Daniel Galvin

Homeless man on Bridgestreet

He stands on the bridge
opposite the primary school
with its empty summer playground
thick with ghosts.

From the boy’s face beneath the beard,
blown grey by the soot of cars,
I presume he’s waiting for his mother
exactly where she promised she’d be when the bell rang
fifty years ago or more.

Then the raindrop of his whispered change?
and the river’s million voices sending up its answers,
washed to one mindless roar,
hurrying past him again.



one day we combed the land
mending broken fences

I drove the tractor, while you followed on foot
wordlessly taking each wooden stake from the trailer
to hammer them into the earth

after a while some kind of rhythm was established
I awkwardly splurted the vehicle from point to point
and paused at your HO!
for the toll of the sledge hammer
like gunshots over the fields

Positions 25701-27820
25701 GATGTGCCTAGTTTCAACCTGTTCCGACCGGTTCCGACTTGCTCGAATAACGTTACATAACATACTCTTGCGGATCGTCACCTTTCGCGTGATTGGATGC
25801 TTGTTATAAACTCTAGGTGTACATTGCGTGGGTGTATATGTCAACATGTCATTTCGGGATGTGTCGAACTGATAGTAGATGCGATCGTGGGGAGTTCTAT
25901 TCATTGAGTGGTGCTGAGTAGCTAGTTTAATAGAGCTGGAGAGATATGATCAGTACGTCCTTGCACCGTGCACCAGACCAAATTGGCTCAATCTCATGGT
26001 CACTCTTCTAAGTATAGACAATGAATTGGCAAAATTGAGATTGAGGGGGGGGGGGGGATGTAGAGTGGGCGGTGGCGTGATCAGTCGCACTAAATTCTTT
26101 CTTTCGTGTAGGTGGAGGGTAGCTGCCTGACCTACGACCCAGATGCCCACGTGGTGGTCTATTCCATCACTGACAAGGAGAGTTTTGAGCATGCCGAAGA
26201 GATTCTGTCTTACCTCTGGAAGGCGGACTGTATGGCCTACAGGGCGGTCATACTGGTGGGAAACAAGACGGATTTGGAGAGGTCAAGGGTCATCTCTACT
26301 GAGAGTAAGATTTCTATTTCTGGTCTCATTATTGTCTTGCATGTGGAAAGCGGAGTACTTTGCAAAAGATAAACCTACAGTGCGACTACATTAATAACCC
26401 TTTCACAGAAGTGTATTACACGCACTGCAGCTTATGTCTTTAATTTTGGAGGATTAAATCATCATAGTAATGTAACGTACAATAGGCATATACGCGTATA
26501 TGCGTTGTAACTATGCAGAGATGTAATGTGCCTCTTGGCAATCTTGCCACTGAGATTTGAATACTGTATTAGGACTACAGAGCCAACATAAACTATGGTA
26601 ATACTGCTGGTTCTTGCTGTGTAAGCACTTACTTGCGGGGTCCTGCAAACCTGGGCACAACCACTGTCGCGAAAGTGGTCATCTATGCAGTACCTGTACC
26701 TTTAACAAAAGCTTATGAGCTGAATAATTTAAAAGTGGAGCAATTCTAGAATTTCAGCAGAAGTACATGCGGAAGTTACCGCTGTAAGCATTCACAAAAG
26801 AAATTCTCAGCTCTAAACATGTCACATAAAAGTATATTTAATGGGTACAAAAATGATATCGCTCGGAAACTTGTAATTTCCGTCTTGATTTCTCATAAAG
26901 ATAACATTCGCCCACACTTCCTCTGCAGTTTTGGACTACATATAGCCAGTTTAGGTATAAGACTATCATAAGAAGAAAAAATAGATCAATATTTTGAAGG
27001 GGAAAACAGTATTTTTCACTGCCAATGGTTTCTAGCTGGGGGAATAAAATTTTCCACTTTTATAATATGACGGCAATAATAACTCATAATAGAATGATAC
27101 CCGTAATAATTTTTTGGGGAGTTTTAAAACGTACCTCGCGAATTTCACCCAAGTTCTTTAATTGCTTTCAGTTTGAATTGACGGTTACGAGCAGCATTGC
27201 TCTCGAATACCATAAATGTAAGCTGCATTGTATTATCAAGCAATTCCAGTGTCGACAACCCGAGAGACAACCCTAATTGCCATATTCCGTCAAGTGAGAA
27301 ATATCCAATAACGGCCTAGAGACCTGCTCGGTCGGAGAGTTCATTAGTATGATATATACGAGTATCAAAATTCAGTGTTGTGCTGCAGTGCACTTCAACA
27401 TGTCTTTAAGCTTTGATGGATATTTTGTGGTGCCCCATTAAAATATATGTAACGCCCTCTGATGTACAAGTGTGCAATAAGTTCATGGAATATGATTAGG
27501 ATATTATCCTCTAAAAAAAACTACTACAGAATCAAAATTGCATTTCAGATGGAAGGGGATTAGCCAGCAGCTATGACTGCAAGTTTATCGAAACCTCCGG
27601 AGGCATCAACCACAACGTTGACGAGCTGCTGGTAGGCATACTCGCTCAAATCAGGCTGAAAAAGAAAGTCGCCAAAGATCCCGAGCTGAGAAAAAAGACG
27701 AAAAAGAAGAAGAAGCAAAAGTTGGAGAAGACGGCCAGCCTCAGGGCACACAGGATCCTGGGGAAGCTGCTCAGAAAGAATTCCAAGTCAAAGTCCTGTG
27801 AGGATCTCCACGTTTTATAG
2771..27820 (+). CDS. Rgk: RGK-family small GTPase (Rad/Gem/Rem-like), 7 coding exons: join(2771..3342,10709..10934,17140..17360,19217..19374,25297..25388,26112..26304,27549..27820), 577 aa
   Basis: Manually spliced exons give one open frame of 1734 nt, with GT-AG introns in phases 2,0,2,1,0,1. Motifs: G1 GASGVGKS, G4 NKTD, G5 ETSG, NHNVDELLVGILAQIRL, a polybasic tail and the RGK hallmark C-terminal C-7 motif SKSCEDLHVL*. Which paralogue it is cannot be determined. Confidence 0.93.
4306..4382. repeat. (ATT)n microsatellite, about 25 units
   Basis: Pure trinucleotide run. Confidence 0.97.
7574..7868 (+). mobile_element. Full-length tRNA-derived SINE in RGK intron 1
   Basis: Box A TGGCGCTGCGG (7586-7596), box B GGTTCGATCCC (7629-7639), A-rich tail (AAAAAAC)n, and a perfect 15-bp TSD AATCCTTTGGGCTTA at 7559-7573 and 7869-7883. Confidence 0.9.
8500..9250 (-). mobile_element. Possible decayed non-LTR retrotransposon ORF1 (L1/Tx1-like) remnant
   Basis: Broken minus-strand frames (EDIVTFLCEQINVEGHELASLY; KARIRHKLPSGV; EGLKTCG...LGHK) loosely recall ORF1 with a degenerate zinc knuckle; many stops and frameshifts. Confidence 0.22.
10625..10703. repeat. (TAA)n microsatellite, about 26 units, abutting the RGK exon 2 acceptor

I was coasting nicely
my foot sure and light on the pedal
one arm even resting on the tool box like I’d seen you do
and glanced out the window at your face
calm and hard in the blue

your peaceful look maybe saying
you trusted me at the wheel
and a tide of feeling passed through me
more love than my heart knew it had

and when a few minutes later
I mixed up the brake and accelerator
so the tractor roared backwards suddenly
within a grass-blade of crushing you dead

you didn’t say a word

Daniel Galvin is a 23 year old writer from Ballinspittle, Co.Cork. His writing has been published or is forthcoming in The Moth, The Rose and Ofi Press Mexico. He came first place in the Spoken Word Platform at Cuirt International Literary Festival 2017 and has been shortlisted for the Red Line Poetry Competition 2018. He is currently working towards his first poetry collection.